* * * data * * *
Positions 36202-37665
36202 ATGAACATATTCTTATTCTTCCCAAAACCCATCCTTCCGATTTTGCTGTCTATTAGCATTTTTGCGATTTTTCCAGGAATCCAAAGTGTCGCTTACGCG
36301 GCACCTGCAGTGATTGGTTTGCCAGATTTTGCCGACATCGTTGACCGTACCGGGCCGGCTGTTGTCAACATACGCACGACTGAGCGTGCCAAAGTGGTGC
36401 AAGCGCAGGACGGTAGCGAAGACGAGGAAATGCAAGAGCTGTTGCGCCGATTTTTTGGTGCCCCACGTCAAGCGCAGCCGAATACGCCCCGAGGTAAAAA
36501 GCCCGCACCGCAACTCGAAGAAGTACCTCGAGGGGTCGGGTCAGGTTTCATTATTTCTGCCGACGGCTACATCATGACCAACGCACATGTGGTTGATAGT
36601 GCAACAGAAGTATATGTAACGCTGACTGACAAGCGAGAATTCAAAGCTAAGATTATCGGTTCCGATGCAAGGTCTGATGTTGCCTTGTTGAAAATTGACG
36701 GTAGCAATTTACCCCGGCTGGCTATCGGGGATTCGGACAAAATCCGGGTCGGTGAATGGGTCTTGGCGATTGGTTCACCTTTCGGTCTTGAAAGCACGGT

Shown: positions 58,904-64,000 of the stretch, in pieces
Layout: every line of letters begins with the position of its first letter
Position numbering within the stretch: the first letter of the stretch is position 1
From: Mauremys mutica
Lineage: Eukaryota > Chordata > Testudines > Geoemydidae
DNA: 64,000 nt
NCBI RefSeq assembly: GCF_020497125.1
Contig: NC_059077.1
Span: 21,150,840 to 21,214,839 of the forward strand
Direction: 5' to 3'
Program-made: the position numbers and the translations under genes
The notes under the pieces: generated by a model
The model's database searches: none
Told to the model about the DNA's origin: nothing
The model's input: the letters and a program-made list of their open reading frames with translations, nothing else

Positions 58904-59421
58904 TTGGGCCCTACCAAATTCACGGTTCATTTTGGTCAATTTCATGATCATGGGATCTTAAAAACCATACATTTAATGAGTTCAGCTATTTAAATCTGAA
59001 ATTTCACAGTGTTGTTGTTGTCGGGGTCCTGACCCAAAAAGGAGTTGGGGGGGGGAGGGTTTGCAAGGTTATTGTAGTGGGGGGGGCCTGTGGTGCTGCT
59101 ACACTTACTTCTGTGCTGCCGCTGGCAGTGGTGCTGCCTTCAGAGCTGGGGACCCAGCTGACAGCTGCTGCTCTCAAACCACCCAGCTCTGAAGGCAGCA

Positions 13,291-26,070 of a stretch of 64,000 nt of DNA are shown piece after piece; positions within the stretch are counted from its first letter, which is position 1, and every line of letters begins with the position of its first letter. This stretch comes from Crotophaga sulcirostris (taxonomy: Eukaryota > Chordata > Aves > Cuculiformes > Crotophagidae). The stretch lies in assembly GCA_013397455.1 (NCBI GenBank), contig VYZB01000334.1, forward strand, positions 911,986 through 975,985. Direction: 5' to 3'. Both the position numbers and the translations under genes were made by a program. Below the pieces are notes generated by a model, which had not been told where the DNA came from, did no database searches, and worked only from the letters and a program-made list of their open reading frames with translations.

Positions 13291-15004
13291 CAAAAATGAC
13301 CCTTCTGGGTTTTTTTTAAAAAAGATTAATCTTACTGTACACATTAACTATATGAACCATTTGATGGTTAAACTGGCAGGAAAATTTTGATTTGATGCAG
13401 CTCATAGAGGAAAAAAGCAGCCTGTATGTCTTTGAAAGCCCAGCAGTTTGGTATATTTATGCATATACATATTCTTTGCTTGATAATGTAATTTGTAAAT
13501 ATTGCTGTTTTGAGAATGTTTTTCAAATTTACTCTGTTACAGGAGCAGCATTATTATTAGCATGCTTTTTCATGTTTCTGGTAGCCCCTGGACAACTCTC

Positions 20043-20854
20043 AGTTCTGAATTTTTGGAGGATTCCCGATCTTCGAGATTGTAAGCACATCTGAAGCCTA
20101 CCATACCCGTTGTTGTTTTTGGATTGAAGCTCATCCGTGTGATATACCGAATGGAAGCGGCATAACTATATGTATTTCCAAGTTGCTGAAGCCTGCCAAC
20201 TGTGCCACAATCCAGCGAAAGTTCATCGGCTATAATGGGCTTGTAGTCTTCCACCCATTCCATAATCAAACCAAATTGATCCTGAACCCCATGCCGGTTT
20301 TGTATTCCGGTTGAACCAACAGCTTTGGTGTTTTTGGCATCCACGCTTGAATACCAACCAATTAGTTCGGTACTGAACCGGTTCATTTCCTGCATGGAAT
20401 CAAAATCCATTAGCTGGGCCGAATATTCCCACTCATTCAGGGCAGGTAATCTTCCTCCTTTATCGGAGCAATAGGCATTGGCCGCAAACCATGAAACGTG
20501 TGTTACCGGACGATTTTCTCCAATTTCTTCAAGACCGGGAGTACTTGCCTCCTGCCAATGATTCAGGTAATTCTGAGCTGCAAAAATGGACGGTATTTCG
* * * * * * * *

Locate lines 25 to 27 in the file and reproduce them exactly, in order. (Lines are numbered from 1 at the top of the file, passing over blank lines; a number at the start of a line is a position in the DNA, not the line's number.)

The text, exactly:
59001 ATTTCACAGTGTTGTTGTTGTCGGGGTCCTGACCCAAAAAGGAGTTGGGGGGGGGAGGGTTTGCAAGGTTATTGTAGTGGGGGGGGCCTGTGGTGCTGCT
59101 ACACTTACTTCTGTGCTGCCGCTGGCAGTGGTGCTGCCTTCAGAGCTGGGGACCCAGCTGACAGCTGCTGCTCTCAAACCACCCAGCTCTGAAGGCAGCA

Positions 13,291-26,070 of a stretch of 64,000 nt of DNA are shown piece after piece; positions within the stretch are counted from its first letter, which is position 1, and every line of letters begins with the position of its first letter. This stretch comes from Crotophaga sulcirostris (taxonomy: Eukaryota > Chordata > Aves > Cuculiformes > Crotophagidae). The stretch lies in assembly GCA_013397455.1 (NCBI GenBank), contig VYZB01000334.1, forward strand, positions 911,986 through 975,985. Direction: 5' to 3'. Both the position numbers and the translations under genes were made by a program. Below the pieces are notes generated by a model, which had not been told where the DNA came from, did no database searches, and worked only from the letters and a program-made list of their open reading frames with translations.